Entrepreneur Ultugan Kyzaibekova owns a tailor‘s business where she and her 35 employees make clothes and uniforms for the police, government employees and prosecutors, among others.

Ultugan’s journey to becoming a successful tailor began in the early 1990s, when she initially bought food and clothes to sell on in her small village. When she moved to Almaty with her family, she expanded her business and sold everything that was in demand – food, cosmetics, toys, etc.

During this time, she got to know the microfinance institution KMF Microfinance Organisation LLC, which has been in existence for over 20 years, and bought clothes for sale with the help of small loans of 50-150 thousand KZT (Kazakh tenge) (approx. 110-328 USD). After some time, she already had several stalls at the Almaty flea market and a thriving business in which her husband and son were also involved.

I’d rather turn down an order than complete it badly. It’s a great feeling when customers come back with new orders or recommend us to their friends

Ultugan Kyzaibekova

But Ultugan had a greater vision: She began attending sewing courses, took on orders for tailored clothes and gained regular customers over time. When production began to grow, she opened a sewing workshop. She took out another loan to buy sewing machines and other equipment. The location of the workshop near an important bus stop aided her in her success: travellers would come to the capital to shop and became interested in high-quality alternatives to Chinese clothing. The main assortment of the tailor shop was eventually determined by demand: Ultugan receives orders from government agencies for the production of work clothes and uniforms with state symbols and badges.

After a few years, Ultugan founded a company intended to participate as a subcontractor in large tenders for sewing uniforms for government agencies. By taking out more loans, she was able to constantly improve her equipment and therefore her product range. Her next goal is to buy a plot of land and build a large sewing factory in Almaty. She also wants to apply for funding from KMF for this project.



Nishadi manufactures carpets

Nishadi Lianag acquired her first skills in working with coconut fibers at an early age. A few years ago, her husband and she opened their own store in Uva province near the town of Badulla, where they sell their homemade rugs made from coconut fibers. Her first loan from the microfinance institution LOMC was 300,000 Sri Lankan rupees (about 1,655 euros), which she used to expand her business for the first time. She is currently having an additional factory built, which she plans to use for further expansion. Today, Nishadi, a mother of two, is happy to be able to provide for the future of her family and 15 employees.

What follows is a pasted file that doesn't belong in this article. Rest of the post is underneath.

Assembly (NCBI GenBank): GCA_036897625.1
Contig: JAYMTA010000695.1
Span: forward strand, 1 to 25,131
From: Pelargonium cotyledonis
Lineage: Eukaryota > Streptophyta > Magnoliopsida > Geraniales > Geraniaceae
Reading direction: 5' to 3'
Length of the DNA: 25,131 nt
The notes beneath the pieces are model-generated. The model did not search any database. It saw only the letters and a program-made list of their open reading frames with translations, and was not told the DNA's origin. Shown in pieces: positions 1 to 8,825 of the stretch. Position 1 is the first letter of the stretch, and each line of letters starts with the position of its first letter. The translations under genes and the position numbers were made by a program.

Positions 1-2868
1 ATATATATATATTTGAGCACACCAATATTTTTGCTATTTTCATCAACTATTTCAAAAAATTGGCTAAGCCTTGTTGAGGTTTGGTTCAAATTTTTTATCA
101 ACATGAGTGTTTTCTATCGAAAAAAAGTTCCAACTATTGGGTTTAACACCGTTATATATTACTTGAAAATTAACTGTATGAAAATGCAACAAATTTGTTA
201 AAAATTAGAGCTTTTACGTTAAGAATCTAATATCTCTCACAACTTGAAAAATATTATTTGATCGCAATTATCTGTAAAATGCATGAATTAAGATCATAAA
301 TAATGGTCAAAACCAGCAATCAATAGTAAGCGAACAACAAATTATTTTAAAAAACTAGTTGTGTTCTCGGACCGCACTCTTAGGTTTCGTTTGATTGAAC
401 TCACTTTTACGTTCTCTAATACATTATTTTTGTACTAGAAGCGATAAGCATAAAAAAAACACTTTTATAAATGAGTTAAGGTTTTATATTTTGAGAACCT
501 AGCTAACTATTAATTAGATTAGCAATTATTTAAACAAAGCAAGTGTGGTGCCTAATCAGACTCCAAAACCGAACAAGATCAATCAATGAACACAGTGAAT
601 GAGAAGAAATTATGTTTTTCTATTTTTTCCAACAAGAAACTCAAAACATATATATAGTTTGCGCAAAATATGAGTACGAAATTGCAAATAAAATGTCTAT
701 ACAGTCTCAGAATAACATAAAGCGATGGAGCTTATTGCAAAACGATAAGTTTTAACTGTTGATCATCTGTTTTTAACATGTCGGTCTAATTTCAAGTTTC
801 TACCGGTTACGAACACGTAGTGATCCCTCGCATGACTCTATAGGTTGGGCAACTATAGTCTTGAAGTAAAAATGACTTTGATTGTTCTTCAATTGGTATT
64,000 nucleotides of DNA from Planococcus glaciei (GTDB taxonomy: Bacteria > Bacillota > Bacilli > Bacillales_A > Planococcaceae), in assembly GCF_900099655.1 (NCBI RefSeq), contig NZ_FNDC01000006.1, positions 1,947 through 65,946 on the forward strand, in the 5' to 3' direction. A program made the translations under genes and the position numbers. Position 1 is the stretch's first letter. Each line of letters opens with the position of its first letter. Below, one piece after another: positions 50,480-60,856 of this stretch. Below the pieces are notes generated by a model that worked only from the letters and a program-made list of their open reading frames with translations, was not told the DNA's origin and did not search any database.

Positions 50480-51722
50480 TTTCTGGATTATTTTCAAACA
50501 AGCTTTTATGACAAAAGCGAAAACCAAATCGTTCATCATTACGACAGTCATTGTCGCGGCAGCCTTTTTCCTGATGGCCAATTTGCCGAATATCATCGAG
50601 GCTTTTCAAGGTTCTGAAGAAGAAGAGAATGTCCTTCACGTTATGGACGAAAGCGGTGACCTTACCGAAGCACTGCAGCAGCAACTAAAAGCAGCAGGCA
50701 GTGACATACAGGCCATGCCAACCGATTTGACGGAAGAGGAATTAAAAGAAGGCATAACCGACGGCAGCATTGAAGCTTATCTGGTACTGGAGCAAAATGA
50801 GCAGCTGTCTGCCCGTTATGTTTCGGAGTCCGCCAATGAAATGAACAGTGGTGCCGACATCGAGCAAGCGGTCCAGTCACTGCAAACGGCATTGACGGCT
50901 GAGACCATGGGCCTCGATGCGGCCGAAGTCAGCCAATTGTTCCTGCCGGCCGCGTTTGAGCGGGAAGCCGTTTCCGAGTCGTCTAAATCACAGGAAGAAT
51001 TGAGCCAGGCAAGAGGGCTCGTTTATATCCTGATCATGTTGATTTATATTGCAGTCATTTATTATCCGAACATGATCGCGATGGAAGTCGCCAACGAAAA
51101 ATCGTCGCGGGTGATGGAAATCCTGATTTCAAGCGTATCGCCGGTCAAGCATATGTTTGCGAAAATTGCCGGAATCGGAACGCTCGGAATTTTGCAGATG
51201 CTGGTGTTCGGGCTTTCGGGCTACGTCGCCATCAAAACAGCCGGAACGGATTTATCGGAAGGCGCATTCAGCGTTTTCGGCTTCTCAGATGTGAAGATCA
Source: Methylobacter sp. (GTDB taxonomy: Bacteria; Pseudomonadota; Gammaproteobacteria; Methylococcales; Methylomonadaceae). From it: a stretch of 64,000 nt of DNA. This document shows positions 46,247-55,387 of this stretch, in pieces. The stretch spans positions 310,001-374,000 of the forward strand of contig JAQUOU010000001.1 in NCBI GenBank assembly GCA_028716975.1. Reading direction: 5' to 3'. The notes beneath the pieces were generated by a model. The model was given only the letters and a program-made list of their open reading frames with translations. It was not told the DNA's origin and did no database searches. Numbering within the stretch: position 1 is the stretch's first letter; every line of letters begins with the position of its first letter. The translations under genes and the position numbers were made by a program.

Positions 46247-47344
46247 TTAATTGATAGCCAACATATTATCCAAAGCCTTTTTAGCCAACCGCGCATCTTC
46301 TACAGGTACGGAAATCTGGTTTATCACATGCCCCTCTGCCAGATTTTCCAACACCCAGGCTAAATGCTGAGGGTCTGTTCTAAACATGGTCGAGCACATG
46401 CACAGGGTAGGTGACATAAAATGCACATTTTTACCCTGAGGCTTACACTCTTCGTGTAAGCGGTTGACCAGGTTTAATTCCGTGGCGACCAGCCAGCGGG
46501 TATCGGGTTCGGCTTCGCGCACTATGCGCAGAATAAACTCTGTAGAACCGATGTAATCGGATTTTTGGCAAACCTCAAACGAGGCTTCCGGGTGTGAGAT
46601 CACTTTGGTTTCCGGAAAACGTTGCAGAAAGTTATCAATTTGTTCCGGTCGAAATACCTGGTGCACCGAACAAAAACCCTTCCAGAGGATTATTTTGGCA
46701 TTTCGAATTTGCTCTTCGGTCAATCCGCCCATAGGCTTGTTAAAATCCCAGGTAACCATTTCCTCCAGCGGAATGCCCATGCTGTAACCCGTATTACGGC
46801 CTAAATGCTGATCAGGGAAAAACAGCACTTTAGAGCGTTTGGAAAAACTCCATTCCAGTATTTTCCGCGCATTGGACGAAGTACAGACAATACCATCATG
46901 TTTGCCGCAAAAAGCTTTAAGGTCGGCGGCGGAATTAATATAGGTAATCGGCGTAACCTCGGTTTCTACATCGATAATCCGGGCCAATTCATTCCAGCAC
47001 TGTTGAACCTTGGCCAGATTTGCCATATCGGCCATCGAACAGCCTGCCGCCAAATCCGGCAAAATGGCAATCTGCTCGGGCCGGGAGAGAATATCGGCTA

Mr. Then is 37 years old and a tuk-tuk driver from Ang Snuol district in Kandal province, which is on the outskirts of Phnom Penh city. He took out a loan from the LOLC microfinance institute of $3,550 for 48 months to replace his old tuk-tuk with a new Bajaj RE205, a three-wheeled vehicle powered by a fuel combination of liquefied petroleum gas and gasoline.

With the new Bajaj RE205 three-wheeler, he was able to cut his fuel costs in half. Three-wheeled cabs are a vibrant part of the transportation network in his area. Compared to the old traditional tricycles, the Bajaj RE205 tricycle emits far fewer CO2 emissions.

With his new cab, he currently earns an average of $20 per day, compared to $10 in the past. Together with his wife’s salary of 250 USD per month, they can support their family of three children.

Prum is a loyal customer and has borrowed money twice before. The first microloan was a loan of 1,000 USD in 2013 to buy a traditional tuk-tuk. The second microloan was $3,550 USD to replace this traditional tuk-tuk with a modern Bajaj RE205 tricycle.

Thank you to LOLC microfinance institute for supporting me to start my own small business by providing access to capital and advice. I can increase my family income and afford to send my three children to school.